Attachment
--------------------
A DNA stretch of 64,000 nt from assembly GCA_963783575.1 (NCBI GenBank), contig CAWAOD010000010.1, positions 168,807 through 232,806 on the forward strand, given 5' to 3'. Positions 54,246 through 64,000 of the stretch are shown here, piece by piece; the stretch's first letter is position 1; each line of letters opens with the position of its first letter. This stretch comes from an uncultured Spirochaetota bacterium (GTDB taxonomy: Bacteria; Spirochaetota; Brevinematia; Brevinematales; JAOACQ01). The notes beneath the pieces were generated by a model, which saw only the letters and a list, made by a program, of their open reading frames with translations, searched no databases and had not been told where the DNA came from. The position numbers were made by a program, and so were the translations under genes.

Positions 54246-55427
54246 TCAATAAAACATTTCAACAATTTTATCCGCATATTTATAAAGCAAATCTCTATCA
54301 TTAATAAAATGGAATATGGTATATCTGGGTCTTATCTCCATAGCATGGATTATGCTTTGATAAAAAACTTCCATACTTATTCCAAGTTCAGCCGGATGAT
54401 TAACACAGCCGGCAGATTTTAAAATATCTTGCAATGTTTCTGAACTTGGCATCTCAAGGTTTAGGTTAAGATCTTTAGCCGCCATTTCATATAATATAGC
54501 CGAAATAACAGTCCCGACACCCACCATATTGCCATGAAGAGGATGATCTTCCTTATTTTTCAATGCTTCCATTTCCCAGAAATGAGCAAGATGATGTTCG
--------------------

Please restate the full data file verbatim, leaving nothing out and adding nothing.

A DNA stretch of 64,000 nt from assembly GCA_963783575.1 (NCBI GenBank), contig CAWAOD010000010.1, positions 168,807 through 232,806 on the forward strand, given 5' to 3'. Positions 54,246 through 64,000 of the stretch are shown here, piece by piece; the stretch's first letter is position 1; each line of letters opens with the position of its first letter. This stretch comes from an uncultured Spirochaetota bacterium (GTDB taxonomy: Bacteria; Spirochaetota; Brevinematia; Brevinematales; JAOACQ01). The notes beneath the pieces were generated by a model, which saw only the letters and a list, made by a program, of their open reading frames with translations, searched no databases and had not been told where the DNA came from. The position numbers were made by a program, and so were the translations under genes.

Positions 54246-55427
54246 TCAATAAAACATTTCAACAATTTTATCCGCATATTTATAAAGCAAATCTCTATCA
54301 TTAATAAAATGGAATATGGTATATCTGGGTCTTATCTCCATAGCATGGATTATGCTTTGATAAAAAACTTCCATACTTATTCCAAGTTCAGCCGGATGAT
54401 TAACACAGCCGGCAGATTTTAAAATATCTTGCAATGTTTCTGAACTTGGCATCTCAAGGTTTAGGTTAAGATCTTTAGCCGCCATTTCATATAATATAGC
54501 CGAAATAACAGTCCCGACACCCACCATATTGCCATGAAGAGGATGATCTTCCTTATTTTTCAATGCTTCCATTTCCCAGAAATGAGCAAGATGATGTTCG